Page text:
Christian theology emerged by way of a Kuhnian Paradigm Shift

This paper argues that, historically, Christianity emerges out of Judaism by way of a paradigm shift in Thomas Kuhn's sense of the word and that this emergence has normative consequences regarding the legitimacy of Christianity. Paradigm shifts are characterized by observational anomalies (e.g....

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Bibliographic Details
Main Author: Grube, Dirk-Martin 1959-
Format: Electronic Article
Language:English
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Published: [2018]
In:International journal of philosophy and theology
Year: 2018, Volume: 79, Issue: 1/2, Pages: 178-193
Standardized Subjects / Keyword chains:B Christianity / Judaism / Resurrection / Paradigm shift
Further subjects:B Christian relation/Jewish
B John Hick
B Christology
B Wolfhart Pannenberg
B historical Jesus
B Paradigm shift
B prophecy
B Rudolf Bultmann
B Gerhard Ebeling
B Messiah
B Ingolf Dalferth
B resurrection
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Summary:This paper argues that, historically, Christianity emerges out of Judaism by way of a paradigm shift in Thomas Kuhn's sense of the word and that this emergence has normative consequences regarding the legitimacy of Christianity. Paradigm shifts are characterized by observational anomalies (e.g. Röntgen rays) triggering particular kinds of theoretical modifications, e.g. meaning-changes of key terms, leading to a coherent re-disclosure of reality. The first Christians underwent such a paradigm shift: The anomalous experience that the dead Jesus has risen triggered theoretical modifications - the term "Messiah" underwent a meaning-change - so that reality could be coherently re-disclosed as eschatological reality. If Christianity emerges by way of a paradigm shift, this shift should be the foundation of Christological theorizing: Rather than basing Christology on what the "historical Jesus" did or said, the reconstruction of Jesus as the Christ in the context of this shift is foundational for Christology (in line with Rudolf Bultmann). The resurrection is crucial not as a historical fact but as an anomaly in this sense. Since they acquired their beliefs via a paradigm; shift, the first Christians were entitled to their ways of reading the Jewish Scriptures without, however, the Jews being disentitled to their ways.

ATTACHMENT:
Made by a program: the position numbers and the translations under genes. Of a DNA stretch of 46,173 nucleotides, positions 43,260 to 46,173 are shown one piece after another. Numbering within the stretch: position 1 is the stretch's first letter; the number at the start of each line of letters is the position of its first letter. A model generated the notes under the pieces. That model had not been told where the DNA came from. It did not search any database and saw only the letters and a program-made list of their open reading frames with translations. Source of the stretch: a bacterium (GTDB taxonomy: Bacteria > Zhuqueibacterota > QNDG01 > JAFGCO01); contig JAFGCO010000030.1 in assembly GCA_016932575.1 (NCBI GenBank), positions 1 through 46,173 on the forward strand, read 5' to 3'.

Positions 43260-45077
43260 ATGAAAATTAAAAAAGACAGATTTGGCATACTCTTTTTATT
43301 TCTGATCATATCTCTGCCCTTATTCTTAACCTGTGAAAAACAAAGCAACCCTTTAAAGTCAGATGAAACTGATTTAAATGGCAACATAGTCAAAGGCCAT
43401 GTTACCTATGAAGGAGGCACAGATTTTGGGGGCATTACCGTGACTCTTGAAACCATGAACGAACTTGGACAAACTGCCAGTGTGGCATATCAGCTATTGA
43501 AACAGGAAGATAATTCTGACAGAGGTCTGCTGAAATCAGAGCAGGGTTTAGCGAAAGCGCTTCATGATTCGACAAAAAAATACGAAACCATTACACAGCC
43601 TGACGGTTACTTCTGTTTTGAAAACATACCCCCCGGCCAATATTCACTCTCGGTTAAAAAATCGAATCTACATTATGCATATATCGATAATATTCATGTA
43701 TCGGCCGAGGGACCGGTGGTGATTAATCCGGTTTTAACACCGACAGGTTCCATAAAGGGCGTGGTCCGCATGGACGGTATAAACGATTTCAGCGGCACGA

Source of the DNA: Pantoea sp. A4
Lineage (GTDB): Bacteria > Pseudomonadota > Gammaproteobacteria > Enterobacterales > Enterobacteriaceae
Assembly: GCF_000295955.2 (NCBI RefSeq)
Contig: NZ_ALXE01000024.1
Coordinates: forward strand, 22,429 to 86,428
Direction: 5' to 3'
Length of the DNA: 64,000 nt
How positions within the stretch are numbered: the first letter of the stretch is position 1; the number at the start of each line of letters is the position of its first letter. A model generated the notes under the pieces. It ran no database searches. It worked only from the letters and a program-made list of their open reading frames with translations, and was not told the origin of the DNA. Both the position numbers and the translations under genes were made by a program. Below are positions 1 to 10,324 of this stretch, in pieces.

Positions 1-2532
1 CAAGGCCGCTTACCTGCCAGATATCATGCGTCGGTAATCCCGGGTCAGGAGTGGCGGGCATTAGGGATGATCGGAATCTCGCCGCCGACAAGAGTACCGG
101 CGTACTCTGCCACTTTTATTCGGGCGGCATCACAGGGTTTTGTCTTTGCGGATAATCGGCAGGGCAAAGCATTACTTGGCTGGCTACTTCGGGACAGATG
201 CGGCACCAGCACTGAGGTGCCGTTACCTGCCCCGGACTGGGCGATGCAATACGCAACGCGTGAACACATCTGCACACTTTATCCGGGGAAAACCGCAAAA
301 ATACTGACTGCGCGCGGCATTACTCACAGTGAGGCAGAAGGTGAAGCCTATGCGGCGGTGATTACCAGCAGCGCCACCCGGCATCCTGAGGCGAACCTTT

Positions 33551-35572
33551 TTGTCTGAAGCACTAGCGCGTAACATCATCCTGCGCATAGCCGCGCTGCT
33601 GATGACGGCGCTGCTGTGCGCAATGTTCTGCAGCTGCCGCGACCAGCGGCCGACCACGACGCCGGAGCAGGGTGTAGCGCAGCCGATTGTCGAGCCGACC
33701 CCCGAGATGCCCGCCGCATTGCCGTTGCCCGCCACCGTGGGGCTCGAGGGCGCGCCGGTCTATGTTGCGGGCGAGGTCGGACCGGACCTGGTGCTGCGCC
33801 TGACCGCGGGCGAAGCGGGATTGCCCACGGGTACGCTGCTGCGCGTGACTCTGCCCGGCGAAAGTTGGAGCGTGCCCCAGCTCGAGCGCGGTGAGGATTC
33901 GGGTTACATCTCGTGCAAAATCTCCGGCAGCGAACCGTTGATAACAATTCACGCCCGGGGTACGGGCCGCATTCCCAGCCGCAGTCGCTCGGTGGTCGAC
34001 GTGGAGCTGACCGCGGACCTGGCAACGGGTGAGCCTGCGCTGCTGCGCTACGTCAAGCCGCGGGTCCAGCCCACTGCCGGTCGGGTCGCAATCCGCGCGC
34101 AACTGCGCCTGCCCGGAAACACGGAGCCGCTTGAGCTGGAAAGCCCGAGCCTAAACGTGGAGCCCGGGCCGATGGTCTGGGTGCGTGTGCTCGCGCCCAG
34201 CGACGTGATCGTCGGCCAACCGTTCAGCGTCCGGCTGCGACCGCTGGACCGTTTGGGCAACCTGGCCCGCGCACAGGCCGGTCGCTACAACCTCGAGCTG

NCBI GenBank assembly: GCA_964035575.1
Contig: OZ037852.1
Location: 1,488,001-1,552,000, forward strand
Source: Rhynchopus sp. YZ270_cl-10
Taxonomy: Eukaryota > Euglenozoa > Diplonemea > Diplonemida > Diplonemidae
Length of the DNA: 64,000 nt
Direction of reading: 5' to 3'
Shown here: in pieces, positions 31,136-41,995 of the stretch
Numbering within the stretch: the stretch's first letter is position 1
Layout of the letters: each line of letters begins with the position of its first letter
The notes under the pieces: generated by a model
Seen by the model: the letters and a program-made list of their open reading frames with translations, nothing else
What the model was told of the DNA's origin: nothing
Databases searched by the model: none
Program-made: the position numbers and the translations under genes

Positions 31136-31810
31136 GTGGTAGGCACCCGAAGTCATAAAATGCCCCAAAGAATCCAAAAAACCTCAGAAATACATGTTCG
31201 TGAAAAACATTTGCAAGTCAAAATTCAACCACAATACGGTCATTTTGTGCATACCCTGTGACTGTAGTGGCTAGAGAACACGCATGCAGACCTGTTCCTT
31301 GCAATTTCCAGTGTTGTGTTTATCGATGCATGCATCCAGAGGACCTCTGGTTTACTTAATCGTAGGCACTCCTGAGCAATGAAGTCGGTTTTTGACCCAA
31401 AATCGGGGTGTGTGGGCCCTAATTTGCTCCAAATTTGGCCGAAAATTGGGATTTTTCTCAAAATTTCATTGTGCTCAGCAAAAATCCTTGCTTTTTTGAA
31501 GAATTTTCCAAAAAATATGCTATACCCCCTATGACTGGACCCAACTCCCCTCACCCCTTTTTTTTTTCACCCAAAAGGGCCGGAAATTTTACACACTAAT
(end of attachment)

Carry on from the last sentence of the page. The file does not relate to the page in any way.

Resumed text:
ISSN:2169-2335
DOI:10.1080/21692327.2017.1422988
Persistent identifiers:DOI "10.1080/21692327.2017.1422988"